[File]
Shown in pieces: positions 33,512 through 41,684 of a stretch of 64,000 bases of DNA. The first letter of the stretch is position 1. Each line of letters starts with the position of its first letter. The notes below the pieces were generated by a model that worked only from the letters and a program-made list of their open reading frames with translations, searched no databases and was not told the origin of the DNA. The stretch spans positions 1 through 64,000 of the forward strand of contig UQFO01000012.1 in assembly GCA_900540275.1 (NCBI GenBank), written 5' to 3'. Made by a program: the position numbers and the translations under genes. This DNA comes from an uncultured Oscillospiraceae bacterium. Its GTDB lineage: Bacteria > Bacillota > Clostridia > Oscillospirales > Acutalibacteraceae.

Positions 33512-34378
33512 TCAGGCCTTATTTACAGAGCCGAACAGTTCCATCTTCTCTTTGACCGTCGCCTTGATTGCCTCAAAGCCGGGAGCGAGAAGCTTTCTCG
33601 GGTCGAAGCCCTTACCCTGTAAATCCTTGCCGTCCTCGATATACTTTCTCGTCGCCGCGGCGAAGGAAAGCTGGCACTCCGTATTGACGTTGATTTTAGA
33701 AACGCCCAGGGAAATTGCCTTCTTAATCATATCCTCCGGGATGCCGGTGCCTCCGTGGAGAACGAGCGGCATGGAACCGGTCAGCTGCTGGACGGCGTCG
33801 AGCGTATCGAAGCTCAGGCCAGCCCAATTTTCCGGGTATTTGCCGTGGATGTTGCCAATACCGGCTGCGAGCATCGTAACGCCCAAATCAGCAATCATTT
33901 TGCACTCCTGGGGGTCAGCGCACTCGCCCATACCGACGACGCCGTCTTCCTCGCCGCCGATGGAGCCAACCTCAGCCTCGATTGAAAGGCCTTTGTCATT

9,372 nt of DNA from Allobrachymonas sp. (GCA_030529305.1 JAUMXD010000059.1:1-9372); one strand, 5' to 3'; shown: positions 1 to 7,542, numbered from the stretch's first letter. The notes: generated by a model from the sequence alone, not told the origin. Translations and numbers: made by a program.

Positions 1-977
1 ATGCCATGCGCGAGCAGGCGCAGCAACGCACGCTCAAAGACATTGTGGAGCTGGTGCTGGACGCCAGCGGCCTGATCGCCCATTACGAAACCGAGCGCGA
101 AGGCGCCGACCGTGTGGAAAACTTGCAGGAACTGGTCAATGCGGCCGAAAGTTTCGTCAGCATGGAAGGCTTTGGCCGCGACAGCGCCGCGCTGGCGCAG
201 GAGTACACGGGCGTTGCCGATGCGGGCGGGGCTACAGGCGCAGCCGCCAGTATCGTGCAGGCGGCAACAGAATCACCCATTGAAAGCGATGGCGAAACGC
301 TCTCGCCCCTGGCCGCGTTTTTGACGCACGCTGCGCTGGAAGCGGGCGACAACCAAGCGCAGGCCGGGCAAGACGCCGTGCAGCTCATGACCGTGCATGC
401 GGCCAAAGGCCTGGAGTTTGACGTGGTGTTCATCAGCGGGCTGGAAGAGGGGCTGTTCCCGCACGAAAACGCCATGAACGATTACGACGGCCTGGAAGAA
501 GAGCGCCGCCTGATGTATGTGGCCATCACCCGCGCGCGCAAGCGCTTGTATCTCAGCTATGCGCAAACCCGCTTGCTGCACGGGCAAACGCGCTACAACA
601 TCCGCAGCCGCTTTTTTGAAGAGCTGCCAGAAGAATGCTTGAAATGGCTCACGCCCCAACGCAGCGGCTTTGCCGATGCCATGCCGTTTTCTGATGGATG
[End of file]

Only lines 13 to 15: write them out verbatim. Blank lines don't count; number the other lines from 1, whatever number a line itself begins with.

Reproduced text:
301 TCTCGCCCCTGGCCGCGTTTTTGACGCACGCTGCGCTGGAAGCGGGCGACAACCAAGCGCAGGCCGGGCAAGACGCCGTGCAGCTCATGACCGTGCATGC
401 GGCCAAAGGCCTGGAGTTTGACGTGGTGTTCATCAGCGGGCTGGAAGAGGGGCTGTTCCCGCACGAAAACGCCATGAACGATTACGACGGCCTGGAAGAA
501 GAGCGCCGCCTGATGTATGTGGCCATCACCCGCGCGCGCAAGCGCTTGTATCTCAGCTATGCGCAAACCCGCTTGCTGCACGGGCAAACGCGCTACAACA